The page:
By Andrew Hay
(Reuters) - Activists lament that the crisis of missing and murdered Native American women doesn't get the attention paid to Gabby Petito.
FBI agents found Petito's body in Wyoming on Sunday after she went missing during a road trip with her fiancé. The search for the 22-year-old white woman, who chronicled her trip on social media, became an internet sensation and a lead story for major news outlets.
“There’s a rate of violence against Native women that’s happening and it doesn’t seem to be highlighted,” Jolene Holgate, a director for the Coalition to Stop Violence Against Native Women, told New Mexico television station KRQE on Tuesday.
“My heart goes out to the family of Gabby Petito. I know they’re probably looking for closure and that’s very important,” said Holgate.
“The national attention and resources that were put toward that case when there’s such a high number of MMIW (missing and murdered indigenous women) cases in Wyoming and even the neighboring state of Montana, it did not feel good. I think there’s this practice of discounting indigenous bodies when it comes to folks who go missing or murdered.”
In Wyoming, the state where Petito's body was found, only 18% of indigenous female homicide victims get newspaper coverage, compared with 51% for white female and male victims, according to a state report.
Between 2011 and September 2020, more than 400 indigenous women and girls were reported missing in Wyoming, according to the report.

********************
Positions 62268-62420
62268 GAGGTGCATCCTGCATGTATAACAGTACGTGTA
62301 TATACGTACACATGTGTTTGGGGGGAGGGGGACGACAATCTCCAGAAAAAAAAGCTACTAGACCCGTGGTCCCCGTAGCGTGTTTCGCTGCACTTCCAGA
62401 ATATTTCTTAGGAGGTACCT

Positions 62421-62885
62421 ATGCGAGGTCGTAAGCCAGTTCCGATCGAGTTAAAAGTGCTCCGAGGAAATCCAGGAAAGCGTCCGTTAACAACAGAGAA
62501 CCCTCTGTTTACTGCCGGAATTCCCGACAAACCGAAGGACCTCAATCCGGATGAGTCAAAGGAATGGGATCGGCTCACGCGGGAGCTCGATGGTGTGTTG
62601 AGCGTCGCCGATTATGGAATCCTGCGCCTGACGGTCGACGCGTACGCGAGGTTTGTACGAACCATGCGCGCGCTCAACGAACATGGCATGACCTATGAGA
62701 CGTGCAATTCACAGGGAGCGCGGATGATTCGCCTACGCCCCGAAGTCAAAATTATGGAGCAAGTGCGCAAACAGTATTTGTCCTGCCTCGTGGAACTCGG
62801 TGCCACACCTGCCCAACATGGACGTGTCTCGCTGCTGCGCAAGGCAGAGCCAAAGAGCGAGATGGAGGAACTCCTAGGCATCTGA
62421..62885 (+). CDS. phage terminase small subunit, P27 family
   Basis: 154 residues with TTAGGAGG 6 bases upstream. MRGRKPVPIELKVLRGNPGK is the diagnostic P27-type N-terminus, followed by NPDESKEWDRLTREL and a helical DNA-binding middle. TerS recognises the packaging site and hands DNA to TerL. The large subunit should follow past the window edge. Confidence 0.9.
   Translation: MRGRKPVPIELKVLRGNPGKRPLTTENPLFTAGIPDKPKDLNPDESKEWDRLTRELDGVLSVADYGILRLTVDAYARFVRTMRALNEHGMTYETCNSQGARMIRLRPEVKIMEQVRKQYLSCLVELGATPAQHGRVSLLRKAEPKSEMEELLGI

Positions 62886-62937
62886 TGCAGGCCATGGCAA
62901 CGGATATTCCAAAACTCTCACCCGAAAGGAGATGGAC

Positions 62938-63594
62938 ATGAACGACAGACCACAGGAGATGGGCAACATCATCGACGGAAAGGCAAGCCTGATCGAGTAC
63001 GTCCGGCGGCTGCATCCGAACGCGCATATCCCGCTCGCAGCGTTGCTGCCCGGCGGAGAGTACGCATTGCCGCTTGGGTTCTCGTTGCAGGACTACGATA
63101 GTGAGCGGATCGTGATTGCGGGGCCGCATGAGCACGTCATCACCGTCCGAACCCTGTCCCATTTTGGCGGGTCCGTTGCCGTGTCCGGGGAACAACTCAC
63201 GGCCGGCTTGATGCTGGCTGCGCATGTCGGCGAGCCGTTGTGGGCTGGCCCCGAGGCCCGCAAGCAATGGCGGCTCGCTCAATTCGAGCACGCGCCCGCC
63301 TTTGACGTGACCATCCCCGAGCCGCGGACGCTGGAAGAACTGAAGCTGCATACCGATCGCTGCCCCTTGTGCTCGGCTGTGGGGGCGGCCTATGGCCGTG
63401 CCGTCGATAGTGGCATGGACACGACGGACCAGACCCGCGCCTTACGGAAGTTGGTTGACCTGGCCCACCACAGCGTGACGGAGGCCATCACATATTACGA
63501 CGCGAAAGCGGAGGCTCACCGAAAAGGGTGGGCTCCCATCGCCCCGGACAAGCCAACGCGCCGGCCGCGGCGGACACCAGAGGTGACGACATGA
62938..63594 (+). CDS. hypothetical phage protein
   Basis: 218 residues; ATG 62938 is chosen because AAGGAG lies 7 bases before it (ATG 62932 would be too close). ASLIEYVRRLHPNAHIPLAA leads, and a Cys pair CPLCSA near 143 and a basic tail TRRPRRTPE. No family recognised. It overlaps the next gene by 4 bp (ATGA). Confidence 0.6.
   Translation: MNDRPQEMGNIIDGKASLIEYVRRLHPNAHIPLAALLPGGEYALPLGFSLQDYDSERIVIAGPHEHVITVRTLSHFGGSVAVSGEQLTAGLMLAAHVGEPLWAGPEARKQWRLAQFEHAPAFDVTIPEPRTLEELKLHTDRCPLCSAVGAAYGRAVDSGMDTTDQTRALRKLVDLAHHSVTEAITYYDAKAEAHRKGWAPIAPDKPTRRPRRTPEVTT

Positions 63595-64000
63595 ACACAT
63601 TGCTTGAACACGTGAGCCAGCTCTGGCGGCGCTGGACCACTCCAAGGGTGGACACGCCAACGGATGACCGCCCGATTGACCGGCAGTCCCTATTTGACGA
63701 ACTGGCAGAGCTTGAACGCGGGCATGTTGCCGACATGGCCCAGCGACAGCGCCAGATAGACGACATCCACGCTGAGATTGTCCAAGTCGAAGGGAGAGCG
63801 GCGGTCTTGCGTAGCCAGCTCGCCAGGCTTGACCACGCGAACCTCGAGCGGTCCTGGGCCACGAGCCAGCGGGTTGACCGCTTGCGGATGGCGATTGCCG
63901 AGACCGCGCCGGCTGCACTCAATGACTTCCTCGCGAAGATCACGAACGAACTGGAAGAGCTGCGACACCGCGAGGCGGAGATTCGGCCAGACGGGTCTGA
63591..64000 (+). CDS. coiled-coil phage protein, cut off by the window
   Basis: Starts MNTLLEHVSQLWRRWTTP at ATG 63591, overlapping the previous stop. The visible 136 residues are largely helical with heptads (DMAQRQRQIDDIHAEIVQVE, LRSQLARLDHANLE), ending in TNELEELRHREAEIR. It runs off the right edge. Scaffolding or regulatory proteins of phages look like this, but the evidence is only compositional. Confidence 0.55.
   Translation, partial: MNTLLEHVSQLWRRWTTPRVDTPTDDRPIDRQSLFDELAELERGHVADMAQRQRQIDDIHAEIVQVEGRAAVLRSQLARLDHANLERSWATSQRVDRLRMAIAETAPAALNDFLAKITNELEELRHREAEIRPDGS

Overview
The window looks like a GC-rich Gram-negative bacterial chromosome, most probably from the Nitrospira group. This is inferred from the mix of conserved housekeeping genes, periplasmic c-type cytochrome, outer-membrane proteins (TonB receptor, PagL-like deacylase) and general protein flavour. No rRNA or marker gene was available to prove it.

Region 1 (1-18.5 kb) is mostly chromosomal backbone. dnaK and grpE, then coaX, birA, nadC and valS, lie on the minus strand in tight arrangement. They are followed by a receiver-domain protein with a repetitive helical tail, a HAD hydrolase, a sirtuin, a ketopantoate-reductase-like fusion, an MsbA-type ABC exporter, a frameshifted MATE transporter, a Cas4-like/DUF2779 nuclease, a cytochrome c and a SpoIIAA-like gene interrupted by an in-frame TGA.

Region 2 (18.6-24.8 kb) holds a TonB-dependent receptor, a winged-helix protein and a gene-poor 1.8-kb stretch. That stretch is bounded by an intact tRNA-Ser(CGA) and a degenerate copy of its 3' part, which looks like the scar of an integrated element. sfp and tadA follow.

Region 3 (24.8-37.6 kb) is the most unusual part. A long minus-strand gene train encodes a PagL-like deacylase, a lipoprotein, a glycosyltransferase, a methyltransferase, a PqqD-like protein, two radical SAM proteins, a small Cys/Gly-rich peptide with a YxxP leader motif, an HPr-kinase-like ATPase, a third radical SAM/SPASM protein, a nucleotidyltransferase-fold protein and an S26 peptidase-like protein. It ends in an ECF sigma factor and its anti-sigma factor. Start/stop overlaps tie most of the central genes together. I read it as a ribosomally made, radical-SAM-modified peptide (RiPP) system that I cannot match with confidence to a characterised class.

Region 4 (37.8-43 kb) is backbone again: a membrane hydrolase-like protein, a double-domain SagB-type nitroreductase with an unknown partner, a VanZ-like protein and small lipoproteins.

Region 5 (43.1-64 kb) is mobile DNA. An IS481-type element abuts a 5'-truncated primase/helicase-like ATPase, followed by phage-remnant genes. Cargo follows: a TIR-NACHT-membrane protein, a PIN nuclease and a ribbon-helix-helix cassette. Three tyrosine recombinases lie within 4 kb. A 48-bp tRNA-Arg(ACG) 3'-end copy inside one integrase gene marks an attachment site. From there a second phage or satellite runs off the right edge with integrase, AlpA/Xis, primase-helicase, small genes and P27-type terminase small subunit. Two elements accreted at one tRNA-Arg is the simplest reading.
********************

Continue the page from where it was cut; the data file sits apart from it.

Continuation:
Homicide is the third-leading cause of death among Native women who are murdered at rates more than 10 times the national average, according to federal data.
Media coverage of homicides of indigenous people was more likely to use violent language and portray the victim in negative light, according to the Wyoming report. Commentators have noted that coverage of missing Black, Hispanic and other women who are not white is similarly sparse and loaded.
Investigations into violence against Native peoples have been underfunded for decades, with murders and missing persons cases often unsolved and unaddressed, according to U.S. Interior Secretary Deb Haaland, the first Native American to hold the position. The Bureau of Indian Affairs, which runs law enforcement on Indian lands, is part of Interior.
Earlier this year, Haaland set up a Missing and Murdered Unit. The multi-agency taskforce will investigate a crisis she said was “centuries in the making.”
(Reporting By Andrew Hay in Taos, New Mexico; Editing by Donna Bryson and Cynthia Osterman)